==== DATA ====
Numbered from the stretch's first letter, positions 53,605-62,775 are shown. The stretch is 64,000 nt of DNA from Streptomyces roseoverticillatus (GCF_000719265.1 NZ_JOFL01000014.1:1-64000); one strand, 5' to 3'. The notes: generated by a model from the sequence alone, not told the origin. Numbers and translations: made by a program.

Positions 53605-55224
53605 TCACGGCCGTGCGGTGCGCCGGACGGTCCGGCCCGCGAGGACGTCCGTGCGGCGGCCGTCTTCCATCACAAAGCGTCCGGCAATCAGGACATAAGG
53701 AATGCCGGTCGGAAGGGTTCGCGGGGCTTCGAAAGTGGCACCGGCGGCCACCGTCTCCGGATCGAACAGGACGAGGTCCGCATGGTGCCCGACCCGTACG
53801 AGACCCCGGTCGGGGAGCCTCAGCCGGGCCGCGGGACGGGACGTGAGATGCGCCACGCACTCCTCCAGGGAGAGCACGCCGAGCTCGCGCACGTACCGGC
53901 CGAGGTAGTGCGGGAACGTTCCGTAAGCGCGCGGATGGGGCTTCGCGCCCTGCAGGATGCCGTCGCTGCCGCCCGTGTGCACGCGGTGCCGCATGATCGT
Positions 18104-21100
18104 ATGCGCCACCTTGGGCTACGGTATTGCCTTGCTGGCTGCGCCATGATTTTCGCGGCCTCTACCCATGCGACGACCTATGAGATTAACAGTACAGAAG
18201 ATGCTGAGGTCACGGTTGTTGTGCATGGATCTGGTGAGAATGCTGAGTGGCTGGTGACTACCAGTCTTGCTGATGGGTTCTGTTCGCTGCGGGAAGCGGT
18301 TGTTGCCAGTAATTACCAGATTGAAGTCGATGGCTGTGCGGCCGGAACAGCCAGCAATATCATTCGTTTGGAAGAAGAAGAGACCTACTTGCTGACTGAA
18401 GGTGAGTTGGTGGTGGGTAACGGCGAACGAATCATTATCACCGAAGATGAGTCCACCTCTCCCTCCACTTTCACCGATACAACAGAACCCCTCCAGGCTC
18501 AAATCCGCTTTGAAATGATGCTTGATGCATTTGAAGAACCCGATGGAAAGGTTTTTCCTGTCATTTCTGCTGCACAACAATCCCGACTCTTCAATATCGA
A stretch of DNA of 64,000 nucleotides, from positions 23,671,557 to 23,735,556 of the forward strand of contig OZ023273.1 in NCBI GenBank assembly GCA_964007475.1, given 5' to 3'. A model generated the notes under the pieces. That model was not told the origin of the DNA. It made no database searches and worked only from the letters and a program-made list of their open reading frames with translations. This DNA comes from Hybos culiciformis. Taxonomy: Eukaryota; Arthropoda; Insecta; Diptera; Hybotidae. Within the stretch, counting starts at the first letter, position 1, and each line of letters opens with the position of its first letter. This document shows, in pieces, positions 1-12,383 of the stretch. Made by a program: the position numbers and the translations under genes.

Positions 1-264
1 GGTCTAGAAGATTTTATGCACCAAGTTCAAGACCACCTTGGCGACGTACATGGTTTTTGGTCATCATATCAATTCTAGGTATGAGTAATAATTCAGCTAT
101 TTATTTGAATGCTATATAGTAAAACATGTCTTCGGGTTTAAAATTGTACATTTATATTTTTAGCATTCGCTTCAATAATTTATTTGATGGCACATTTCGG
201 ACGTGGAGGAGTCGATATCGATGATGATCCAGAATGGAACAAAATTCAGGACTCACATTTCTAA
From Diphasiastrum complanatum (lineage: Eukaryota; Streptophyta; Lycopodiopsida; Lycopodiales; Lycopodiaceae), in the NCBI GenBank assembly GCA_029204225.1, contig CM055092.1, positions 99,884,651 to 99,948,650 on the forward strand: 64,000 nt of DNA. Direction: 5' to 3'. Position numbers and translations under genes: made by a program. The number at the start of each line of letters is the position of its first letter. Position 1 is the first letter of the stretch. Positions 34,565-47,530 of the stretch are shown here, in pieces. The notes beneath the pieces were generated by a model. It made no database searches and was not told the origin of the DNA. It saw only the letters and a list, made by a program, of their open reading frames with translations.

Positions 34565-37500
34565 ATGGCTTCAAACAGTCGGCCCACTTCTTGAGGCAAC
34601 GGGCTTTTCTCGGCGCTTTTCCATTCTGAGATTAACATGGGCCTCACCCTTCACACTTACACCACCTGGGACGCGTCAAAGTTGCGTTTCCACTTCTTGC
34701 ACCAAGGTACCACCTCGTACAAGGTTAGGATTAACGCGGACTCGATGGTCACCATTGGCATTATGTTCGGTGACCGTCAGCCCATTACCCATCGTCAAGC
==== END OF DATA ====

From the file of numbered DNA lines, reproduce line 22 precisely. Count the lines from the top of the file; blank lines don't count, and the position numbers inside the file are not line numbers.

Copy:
34701 ACCAAGGTACCACCTCGTACAAGGTTAGGATTAACGCGGACTCGATGGTCACCATTGGCATTATGTTCGGTGACCGTCAGCCCATTACCCATCGTCAAGC